More Than 50,000 Fans Flock To Travers Dodgers' Scully Says Next Year His Last In Role U.S. Open Set To Begin With Renovated Stadium Nationals Xerox Launching Campaign Around U.S. Open Road America Eyeing Sprint Cup Race Funding For Wilson's Family Pours In Fan Dies From Turner Field Fall Sonoma Looking To Be Finale Again For '16 Renovated Sun Life Stadium Gets Good Reviews
Ken Griffey Jr.'s catch that resulted in wide praise and a broken wrist Friday could be disastrous for local efforts to pass a referendum in King County to build a new stadium for the Mariners, according to many reports. In this morning's N.Y. TIMES, Timothy Egan writes that with Griffey's injury "went many hopes for building a new stadium ... and maybe even for keeping major league baseball in the Pacific Northwest." Egan calls Griffey the "not-so-secret weapon" in supporters' fight to convince voters to approve a referendum on a tax for the new park (N.Y. TIMES, 5/31). In Denver, Tracy Ringolsby writes, "Baseball will recover, but will Seattle? This is a city that is on a baseball life support system" (ROCKY MOUNTAIN NEWS, 5/31). Hal Bodley calls Griffey's injury "devastating," and writes that "seldom has one player meant so much to so many aspects of the game" (USA TODAY, 5/31). In St. Louis, Bernie Miklasz calls Friday's event "one small catch for man, on giant leap backward for baseball" (ST. LOUIS POST-DISPATCH, 5/31). In Seattle, Laura Vescey profiles Orlando's Norton Herrick, who would be interested in moving the Mariners to Orlando. Vescey, on local support for the stadium referendum: "Joe Namath had more support wearing those women's stockings than the proposal for the Mariners' new stadium has received so far in Seattle" (SEATTLE POST- INTELLIGENCER, 5/28).
Onex Corp. said yesterday they may be forced to lower their C$24 a share offer for John Labatt Ltd. should the brewer proceed with a "reorganization" of The Sports Network that would burden any purchaser not approved by Labatt officials with a C$150M tax liability. Under the reorganization, TSN would be broken out into a separate ownership structure. Onex claims Labatt created the scenario after rumors of a takeover bid. Onex CEO Gerry Schwartz: "Labatt management has adopted a 'scorched earth approach. Instead of showing us information that might let us raise our price, they have created a reason for us to reduce our price." One source close to Labatt told the FINANCIAL POST that "the company could move the broadcast assets into their formal ownership structure at its discretion." The source: "It's a C$150-million tax liability the black knight would get tagged with that a white knight wouldn't." Meanwhile, Labatt's Board released a circular yesterday giving 11 reasons shareholders should not "tender to Onex's play for the company" (Paul Brent, FINANCIAL POST, 5/31). Onex may have to lower their bid by up to C$1.60 a share (Marina Strauss, Toronto GLOBE & MAIL, 5/31). In Toronto, Labatt's possible breakup has columnist Bob Elliott wondering to whom the Jays may be sold. Elliott suggests that a candidate step up and buy the ballclub from Labatt before the brewer is sold (TORONTO SUN, 5/31).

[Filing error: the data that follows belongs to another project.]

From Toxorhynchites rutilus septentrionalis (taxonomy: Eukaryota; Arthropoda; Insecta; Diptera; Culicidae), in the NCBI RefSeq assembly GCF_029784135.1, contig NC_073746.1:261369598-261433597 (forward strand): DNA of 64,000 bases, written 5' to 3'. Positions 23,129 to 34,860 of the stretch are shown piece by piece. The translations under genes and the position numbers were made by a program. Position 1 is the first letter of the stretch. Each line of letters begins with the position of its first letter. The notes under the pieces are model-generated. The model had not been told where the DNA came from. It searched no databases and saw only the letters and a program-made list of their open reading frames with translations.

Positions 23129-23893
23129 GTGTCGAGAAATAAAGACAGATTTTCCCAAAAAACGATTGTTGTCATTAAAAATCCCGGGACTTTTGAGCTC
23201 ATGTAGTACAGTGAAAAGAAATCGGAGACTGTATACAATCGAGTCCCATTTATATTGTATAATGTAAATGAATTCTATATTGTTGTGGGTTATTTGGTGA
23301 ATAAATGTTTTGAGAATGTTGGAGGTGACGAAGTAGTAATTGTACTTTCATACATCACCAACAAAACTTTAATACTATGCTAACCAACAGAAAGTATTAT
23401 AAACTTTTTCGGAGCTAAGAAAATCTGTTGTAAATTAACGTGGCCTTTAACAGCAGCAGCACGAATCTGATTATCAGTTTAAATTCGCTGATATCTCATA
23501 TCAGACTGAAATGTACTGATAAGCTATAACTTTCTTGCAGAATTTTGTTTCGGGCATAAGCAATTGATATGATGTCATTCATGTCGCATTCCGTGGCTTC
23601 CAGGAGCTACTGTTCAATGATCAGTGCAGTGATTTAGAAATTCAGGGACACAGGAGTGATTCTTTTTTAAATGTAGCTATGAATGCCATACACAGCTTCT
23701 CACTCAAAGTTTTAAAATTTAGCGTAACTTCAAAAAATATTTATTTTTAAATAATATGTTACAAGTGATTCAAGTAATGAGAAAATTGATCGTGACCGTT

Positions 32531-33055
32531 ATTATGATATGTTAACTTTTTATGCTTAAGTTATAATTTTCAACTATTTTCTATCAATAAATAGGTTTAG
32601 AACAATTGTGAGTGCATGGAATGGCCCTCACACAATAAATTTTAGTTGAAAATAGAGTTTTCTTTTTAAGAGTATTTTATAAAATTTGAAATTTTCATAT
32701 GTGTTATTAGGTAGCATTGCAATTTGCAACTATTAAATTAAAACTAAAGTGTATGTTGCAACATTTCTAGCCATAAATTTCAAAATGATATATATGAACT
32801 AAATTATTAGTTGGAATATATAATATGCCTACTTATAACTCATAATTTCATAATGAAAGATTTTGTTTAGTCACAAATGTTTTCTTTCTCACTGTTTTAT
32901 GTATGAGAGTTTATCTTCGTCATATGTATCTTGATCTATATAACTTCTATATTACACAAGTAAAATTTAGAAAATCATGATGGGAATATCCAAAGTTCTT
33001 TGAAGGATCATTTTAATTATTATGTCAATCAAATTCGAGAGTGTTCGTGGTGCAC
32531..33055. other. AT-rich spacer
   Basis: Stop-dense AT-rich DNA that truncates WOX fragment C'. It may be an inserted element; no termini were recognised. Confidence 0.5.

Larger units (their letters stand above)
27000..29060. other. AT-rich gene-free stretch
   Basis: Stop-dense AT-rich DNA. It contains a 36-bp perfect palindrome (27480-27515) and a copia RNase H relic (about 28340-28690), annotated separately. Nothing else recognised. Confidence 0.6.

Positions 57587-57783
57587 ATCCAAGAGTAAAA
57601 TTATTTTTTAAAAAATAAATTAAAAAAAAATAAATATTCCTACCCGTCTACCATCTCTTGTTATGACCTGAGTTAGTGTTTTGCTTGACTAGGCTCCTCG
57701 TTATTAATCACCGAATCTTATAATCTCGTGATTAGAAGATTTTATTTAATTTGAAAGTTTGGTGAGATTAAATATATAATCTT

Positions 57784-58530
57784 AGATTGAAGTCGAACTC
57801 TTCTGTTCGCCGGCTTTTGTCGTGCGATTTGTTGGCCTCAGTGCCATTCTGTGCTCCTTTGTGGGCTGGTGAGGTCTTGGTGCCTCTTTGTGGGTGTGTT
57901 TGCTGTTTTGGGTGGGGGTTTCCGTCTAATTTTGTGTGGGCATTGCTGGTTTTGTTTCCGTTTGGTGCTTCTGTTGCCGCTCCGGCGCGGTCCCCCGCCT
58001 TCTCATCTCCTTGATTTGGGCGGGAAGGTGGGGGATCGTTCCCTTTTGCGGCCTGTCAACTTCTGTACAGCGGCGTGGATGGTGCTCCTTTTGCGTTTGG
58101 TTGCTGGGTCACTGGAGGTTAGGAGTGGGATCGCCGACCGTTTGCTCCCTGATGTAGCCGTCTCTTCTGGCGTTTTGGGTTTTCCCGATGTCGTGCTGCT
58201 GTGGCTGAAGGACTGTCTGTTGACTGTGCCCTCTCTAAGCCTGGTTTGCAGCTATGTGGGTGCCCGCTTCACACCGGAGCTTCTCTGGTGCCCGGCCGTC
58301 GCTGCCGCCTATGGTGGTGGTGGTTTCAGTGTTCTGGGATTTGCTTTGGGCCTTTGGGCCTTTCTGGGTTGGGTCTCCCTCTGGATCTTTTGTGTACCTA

Raiders officials toured the Oakland Coliseum yesterday "examining the details" of the $85M proposal by Oakland to upgrade the facility for football, according to this morning's OAKLAND TRIBUNE. David Li and Dave Newhouse report that the plan would increase football seating to 65,000 and require the team to sign a 16-year lease. Raiders Owner Al Davis was not among the Raiders contingent. Coliseum President George Vukasin: "The officials are here just to get a better focus on what's happening here" (OAKLAND TRIBUNE, 5/31). In San Francisco, columnist Art Spander advises in dealing with Davis: "Rule No. 1: Al Davis would dare to do anything, not that this means he would be leaning toward Oakland over the 'mortal lock' in Southern California. Rule No. 2: When you think you know everything, refer to Rule No. 1" (S.F. EXAMINER, 5/30). OAKLAND BELIEVERS: BOSTON GLOBE columnist Will McDonough thinks the chances are "60-40" that Davis will leave L.A. and return to Oakland. McDonough believes that the $20M a year Davis stands to make in Oakland, or possibly Baltimore -- before Hollywood Park is built -- will pull the Raiders out of L.A. ESPN's Chris Mortensen: "I think the Oakland move is more of an option than people think. At the league meetings I was told that Oakland has a very sweet offer." However, Mortensen says, "in the end," he believes Davis will stay (Rudy Martzke, USA TODAY, 5/31). In Seattle, where Seahawks Owner Ken Behring reportedly is interested in joining Davis in L.A., columnist Art Thiel agrees Davis could leavel: "If he finds a city as shameless as St. Louis -- Oakland, Baltimore, San Antonio, Memphis and Toronto would make that list -- he will leave and create a second void that would have owners selling their children wholesale to get to L.A." (SEATTLE POST-INTELLIGENCER, 5/31). NOBODY WALKS ON L.A.? The Raiders' potential deal at and Hollywood Park leads this week's "Scorecard" in SI. "In its desperation to retain at least one franchise in the nation's second-largest TV market," SI states, "the NFL is buying into a fantasy that owes a lot more to 'Field of Dreams' than to what passes for real life, even in Los Angeles." The magazine proposes that building a winner is more important in L.A. than a nice stadium (SI, 6/5 issue).